Jim Woodson at Valley House

A trip to Valley House Gallery & Sculpture Garden in North Dallas is always a treat. It was a rush to get there by Saturday at 11:00 in the morning, and by the time we arrived at about 10:58, the parking lot was almost to the over-flowing point. I was actually surprised there weren’t already cars parked along Spring Valley Road, but there would be soon.

Woodson, who lives in Fort Worth part time and New Mexico part time, paints on large canvases that look representative of the natural desert landscape from a distance, but appear abstract when you get close. He encourages viewers to come close to look at the paintings.

Woodson currently teaches art at TCU, his Alma mater. He told the full room he had been drawn to the landscape since childhood, mostly because he wanted to be a cowboy and that’s where the cowboys were. He saw the landscape on many trips driving across Arizona and New Mexico on the way to California. Woodson grew up in Waco, Texas and says he never saw art until college days.

Woodson spoke about the concepts of chaos and order as those concepts relate to his works. He says one of the things he tries to incorporate in the paintings is the sense of the landscape as a verb instead of a noun.

“Mostly we have to slow down our thinking in able to get in to see a painting as activity,” Woodson says. “It’s very easy be to dismissive of things by naming them. In space I want to communicate an out there type of space versus an interior kind of space. Then we move closer to get more of an interior stream of consciousness. I want you to get close and lose the landscape.”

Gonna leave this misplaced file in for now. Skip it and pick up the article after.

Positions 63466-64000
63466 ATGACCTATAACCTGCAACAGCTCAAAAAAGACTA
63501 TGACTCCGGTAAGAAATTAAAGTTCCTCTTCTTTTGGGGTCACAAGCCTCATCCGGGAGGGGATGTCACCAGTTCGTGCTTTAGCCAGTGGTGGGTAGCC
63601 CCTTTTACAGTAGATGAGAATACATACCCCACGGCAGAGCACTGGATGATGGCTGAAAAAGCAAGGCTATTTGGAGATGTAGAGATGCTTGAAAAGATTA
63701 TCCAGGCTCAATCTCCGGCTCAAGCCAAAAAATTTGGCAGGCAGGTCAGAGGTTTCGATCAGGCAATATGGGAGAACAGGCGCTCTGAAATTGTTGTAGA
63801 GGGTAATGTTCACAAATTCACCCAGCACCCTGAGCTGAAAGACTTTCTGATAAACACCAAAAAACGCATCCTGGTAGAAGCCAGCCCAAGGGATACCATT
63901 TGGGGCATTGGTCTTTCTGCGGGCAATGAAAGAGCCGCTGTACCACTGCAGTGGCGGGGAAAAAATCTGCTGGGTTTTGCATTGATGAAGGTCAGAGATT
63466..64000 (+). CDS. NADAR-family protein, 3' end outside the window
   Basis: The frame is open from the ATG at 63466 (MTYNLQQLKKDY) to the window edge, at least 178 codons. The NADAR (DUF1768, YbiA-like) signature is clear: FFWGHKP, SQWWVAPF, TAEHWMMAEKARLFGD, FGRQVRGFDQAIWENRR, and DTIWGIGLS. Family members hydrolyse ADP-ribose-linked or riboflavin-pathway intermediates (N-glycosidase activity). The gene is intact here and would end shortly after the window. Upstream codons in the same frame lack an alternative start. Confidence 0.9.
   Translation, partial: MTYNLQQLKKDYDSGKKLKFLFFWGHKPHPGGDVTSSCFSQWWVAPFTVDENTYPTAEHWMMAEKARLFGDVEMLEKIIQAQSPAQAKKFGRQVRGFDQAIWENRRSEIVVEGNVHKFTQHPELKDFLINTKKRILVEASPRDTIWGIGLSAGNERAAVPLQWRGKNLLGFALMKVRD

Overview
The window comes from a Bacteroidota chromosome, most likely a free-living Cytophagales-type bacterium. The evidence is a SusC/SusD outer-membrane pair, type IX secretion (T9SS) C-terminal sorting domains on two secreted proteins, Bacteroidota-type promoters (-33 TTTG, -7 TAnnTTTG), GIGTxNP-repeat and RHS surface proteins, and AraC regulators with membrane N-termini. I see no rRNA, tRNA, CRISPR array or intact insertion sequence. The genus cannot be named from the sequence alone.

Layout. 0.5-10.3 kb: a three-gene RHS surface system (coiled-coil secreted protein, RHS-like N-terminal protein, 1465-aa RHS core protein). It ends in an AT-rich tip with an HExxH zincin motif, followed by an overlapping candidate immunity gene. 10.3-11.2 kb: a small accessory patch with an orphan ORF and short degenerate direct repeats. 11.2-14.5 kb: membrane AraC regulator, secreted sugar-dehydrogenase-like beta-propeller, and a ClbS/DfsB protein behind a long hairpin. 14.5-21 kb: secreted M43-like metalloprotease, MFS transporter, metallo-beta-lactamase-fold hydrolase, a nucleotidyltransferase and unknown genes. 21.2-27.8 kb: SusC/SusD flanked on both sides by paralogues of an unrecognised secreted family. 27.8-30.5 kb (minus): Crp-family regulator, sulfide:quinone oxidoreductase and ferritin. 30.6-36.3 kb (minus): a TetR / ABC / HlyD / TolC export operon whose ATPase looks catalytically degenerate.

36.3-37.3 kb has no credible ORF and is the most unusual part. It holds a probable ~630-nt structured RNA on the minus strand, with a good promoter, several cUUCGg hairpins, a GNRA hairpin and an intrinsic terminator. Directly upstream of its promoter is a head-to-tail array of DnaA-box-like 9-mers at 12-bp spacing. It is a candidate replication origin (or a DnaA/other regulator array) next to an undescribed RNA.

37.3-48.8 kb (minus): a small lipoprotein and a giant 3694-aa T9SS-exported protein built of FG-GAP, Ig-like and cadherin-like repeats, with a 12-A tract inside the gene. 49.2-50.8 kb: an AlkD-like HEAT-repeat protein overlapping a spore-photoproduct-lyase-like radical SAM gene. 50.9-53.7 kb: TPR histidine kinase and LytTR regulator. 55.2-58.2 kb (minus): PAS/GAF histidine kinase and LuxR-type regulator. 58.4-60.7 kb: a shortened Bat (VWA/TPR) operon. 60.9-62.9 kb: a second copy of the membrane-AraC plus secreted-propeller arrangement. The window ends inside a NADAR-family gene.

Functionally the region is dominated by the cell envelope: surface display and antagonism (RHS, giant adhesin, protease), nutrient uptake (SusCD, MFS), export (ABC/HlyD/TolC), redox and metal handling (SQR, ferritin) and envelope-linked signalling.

A lot of the paintings are created by looking out the window of Woodson’s New Mexico home. Some of them are created from sketches made on location. Woodson brought a stack of those drawings to show them to the visitors.

There was one member of the audience who identified himself as having one of Woodson’s paintings hanging at home. He said he liked the way it changed when the light changed in his home and the way it changed depending on his mood. There’s an aspect to Woodson’s work that makes the landscape less than certain. It is alive and his work seems to capture that aspect of it rather than a creating a record of a time and place.

“The world is activity,” Woodson says. “It’s not about a bunch of stopped things that we tend to produce when we put things into the realm of language.”

Later in the day we had a discussion about where art is going in general, and while that is a really hard question to answer, it seems what Woodson is accomplishing is a good place for it to be.

Valley House Gallery is located at 6616 Spring Valley Road in Dallas. Woodson’s work is on display through October 29.

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